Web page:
If we take a look at things from a mechatronics' point of view, one of the first questions to ask is, do we really need the integrated driver or can we move the control logic into another section of the design and lower the cost? Fortunately, it turns out that microcontroller manufacturers have built H-bridge drive-control functions into their PWM peripherals for the last couple of years.
The PWM peripheral usually includes not only ½ and full H-bridge drive outputs, but they also often include a comparator-based shutdown feature (see Figure 2, above). This H-bridge drive function means a PWM peripheral can directly drive four discrete transistors in an H-bridge, eliminating the need for the control functions present in an integrated driver.
The comparator-based shutdown can then be used for either an over-current shutdown or cycle-by-cycle current limiting for torque control. In some newer PWM peripherals, the comparators also include a Digital-to-Analog Converter (DAC) for controlling the comparator threshold, allowing both speed and torque control in the motor drive. The only external components required are the MOSFET transistors and simple level — translating MOSFET gate drivers.
Sensors are an area where a mechatronics' approach can really cut costs out of a design, because it allows designers to integrate their sensors directly into the system mechanics. For example, consider an angle sensor used to monitor the output of a servo control (see Figure 3, page M15). A typical design would couple either an optical encoder or potentiometer to the shaft and then monitor the output with a counter or ADC.
The cost challenge in this design is that it now requires a shaft coupler, sensor and mounting brackets, and increases the material costs and assembly time. If we go with the optical-encoder option, we also add a home-limit switch and the circuitry necessary to interface the encoder to our counters.
A mechatronics' view of the design might ask, why are we adding a sensor to the existing shaft? Why not instead build the sensor into the shaft? Additionally, if we want an absolute angle, why are we using a dead-reckoning system? Why not measure the angle directly?
These are all are good questions. Is there some way we can build the sensor into the shaft and get an absolute position? The answer is probably.
Let us start with a list of the following sensor requirements:
Measure of the absolute angle
Minimal drag on the shaft
Looking at the problem from an electrical and mechanical point of view, we have several options:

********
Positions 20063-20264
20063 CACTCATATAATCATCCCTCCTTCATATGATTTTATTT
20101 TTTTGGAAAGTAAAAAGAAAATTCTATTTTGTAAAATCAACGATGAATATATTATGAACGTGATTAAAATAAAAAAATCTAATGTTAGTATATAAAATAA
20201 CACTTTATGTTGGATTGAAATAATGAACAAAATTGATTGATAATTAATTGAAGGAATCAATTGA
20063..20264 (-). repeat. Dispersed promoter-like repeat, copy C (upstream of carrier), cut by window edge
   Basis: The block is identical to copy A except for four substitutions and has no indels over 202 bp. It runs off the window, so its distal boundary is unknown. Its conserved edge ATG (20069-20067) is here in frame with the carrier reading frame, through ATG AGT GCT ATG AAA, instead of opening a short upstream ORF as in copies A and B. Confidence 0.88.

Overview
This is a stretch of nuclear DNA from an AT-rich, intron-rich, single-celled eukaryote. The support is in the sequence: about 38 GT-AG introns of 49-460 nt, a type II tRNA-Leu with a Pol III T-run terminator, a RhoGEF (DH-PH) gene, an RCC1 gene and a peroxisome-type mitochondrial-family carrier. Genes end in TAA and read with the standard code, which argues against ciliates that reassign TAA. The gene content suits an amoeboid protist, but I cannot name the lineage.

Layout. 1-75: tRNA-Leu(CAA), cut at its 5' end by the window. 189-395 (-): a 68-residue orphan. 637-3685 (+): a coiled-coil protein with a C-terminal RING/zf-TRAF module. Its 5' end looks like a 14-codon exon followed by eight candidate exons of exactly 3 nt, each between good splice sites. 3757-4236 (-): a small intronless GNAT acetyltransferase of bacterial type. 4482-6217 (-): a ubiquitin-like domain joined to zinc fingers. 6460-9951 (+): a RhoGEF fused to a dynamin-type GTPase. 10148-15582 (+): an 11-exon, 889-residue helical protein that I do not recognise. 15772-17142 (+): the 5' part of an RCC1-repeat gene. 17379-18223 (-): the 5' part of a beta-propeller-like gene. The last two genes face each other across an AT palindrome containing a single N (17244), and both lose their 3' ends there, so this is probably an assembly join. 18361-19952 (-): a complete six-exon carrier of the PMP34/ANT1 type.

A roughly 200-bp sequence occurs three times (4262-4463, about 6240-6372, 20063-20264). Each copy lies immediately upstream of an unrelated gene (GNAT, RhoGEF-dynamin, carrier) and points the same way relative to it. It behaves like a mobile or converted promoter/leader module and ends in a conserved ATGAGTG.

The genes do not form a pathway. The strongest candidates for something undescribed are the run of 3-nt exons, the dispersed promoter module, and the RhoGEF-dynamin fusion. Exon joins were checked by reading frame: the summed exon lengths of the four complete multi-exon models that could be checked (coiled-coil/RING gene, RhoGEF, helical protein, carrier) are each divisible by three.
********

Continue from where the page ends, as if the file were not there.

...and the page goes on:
An optical system with a gray scale film
An inductive system, such as a resolver
A capacitive system
From a reliability point of view, we'll eliminate the potentiometer at the start. A potentiometer's reliance on a wiper limits its lifetime, due to wear.
The optical option may work if we have a relatively clean environment, but dust and lubricant can be problematic for this option.
An inductive system is not affected by dust and lubricant, but the complexity of mounting a sense coil on the shaft, along with brushes to carry the signal, gets us back to dust and wear problems.
A capacitive sensor is not affected by dust or lubricant and it doesn't have to make contact with the shaft, other than to ground it. There is no wear issue and the only addition to the shaft is a half-circle plate of something conductive. The capacitor's second plate is another conductor fixed to the frame of the system and held close to the one on the shaft (see Figure 3, left). Measurement of the capacitance can be done with one of the several capacitive-touch blocks currently out on the market, or by using a simple voltage comparator-based system to make a charge/discharge-based ADC or relaxation.
The result is a relatively simple sensor that can be measured without actually touching the shaft. The conversion to a digital number can be accomplished using some simple, on-chip microcontroller peripherals. Additionally, this type of sensor is relatively immune to dust and lubricants. More importantly, it is inexpensive.
In each of these examples, all we have really done is bypass the typical building-block solution in favor of a more system-based approach. This approach takes the entire system into consideration and allocates functions based upon which section can accomplish the work in the most cost-effective way, while retaining the integrity and accuracy of the system. In the end, this is what a mechatronics' design approach is — evaluate the entire system and use a design that makes sense for the complete system, rather than just the individual blocks.